As Syrians continue to flee their country’s unrest to seek new lives in safer places, VOA Persian Service reporter Shepol Abbassi visited Irbil, where a number Syrians have taken refuge. During the religious holidy of Eid al-Adha, the city largely shut down, as temperatures soared. Amy Katz narrates his report.

Video Nigeria’s Wecyclers Work for Reusable Future in Lagos

The streets and lagoons of Africa's largest city - Lagos, Nigeria - are often clogged with trash, almost none of which gets recycled. One company is trying to change that. Chris Stein reports for VOA from Lagos.

Video Sketch Artist Helps Catch Criminals, Gives a Face to Deceased

Police often face the problem of trying to find a crime suspect based on general descriptions that could fit hundreds of people in the vicinity of the crime. In these cases, an artist can use information from witnesses to sketch a likeness that police can show the public via newspapers and television. But, as VOA’s Greg Flakus reports from Houston, such sketches can also help bring back faces of the dead.

Video Thailand Set to Build China-like Internet Firewall

Thai authorities are planning to tighten control over the Internet, creating a single international access point so they can better monitor content. VOA Correspondent Steve Herman reports from Bangkok on what is being called Thailand’s own "Great Firewall."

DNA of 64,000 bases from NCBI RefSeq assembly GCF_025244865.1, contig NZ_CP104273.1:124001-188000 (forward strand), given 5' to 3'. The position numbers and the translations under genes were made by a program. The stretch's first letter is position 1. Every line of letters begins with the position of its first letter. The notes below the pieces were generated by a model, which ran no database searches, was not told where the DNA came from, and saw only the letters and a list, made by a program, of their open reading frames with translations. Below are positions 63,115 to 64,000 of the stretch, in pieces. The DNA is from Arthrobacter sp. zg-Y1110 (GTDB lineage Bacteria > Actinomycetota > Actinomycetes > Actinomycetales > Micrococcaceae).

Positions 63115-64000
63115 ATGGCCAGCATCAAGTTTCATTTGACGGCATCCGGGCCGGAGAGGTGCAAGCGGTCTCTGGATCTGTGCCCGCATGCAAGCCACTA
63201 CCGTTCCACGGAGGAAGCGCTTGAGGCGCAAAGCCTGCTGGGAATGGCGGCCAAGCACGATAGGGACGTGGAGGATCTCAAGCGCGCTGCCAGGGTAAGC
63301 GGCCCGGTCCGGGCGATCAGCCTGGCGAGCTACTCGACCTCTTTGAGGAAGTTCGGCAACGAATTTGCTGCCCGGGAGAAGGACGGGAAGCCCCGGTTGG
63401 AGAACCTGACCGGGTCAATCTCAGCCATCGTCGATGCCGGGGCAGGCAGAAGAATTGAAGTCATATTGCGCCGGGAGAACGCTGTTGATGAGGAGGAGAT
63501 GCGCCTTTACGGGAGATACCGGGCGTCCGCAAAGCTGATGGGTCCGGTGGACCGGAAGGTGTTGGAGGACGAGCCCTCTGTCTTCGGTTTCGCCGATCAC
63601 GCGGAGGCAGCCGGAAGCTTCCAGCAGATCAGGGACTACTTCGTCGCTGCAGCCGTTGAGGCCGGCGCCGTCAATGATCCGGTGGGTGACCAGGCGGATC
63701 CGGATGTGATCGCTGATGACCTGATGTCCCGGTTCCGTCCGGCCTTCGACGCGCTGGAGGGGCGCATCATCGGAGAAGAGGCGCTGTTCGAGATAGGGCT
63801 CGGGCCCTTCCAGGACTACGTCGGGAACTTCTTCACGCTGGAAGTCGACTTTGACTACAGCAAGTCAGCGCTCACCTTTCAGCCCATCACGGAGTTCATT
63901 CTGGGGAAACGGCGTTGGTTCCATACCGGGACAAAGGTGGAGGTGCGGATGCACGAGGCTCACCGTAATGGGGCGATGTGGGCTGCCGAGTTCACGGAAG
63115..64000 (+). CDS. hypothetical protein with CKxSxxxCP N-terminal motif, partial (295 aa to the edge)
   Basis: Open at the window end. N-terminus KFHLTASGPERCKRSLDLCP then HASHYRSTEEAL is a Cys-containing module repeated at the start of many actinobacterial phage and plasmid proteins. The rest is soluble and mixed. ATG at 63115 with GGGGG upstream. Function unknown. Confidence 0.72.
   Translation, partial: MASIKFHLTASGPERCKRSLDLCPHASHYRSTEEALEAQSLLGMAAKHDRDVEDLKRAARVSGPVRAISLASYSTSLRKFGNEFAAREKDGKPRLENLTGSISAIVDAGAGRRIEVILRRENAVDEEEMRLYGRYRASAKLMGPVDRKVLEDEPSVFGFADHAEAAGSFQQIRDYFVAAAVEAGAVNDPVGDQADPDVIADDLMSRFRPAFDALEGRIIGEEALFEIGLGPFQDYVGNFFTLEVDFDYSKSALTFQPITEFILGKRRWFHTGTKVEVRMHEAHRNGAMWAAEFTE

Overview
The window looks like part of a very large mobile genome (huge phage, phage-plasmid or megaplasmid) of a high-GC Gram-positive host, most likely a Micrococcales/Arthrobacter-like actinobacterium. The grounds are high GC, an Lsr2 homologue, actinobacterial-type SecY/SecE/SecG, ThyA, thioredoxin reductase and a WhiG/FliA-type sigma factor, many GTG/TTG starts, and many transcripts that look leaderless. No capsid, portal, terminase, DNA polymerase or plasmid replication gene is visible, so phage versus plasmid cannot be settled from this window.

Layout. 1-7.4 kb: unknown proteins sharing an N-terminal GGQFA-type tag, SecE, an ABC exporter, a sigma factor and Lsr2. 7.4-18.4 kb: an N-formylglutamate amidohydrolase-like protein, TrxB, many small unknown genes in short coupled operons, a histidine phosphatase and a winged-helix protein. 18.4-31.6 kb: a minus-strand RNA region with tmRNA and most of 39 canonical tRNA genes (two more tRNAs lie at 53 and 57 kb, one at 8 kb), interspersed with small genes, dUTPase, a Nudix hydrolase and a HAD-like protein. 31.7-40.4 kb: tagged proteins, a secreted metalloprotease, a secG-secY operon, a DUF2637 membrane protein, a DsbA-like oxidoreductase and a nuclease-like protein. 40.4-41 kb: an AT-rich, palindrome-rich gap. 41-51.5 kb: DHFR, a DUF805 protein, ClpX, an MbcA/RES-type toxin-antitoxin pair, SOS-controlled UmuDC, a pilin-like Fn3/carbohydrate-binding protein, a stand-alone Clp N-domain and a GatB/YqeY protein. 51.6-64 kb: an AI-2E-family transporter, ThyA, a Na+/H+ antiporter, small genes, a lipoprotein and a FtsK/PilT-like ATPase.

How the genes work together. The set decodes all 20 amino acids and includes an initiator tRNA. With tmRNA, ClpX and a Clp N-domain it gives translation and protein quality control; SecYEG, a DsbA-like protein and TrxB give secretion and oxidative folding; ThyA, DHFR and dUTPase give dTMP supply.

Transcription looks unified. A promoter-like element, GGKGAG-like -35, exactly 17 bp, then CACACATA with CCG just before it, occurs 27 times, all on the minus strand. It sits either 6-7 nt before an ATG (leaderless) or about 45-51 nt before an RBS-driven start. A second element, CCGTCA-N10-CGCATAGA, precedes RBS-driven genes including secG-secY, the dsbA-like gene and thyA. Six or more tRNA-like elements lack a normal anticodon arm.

Video Croatian Town’s War History Evokes Empathy for Migrants

As thousands of Afghanistan, Iraqi and Syrian migrants pass through Croatia, locals are reminded of their own experiences with war and refugees in the 1990s. VOA's Daniel Schearf reports from the town of Vukovar, where wartime scars still are visible today.

Video Long Drought Affecting California’s Sequoias

California is suffering under a historic four-year drought and scientists say even the state's famed sequoia trees are feeling the pain. The National Park Service has started detailed research to see how it can help the oldest living things on earth survive. VOA’s George Putic reports.

VOA Blogs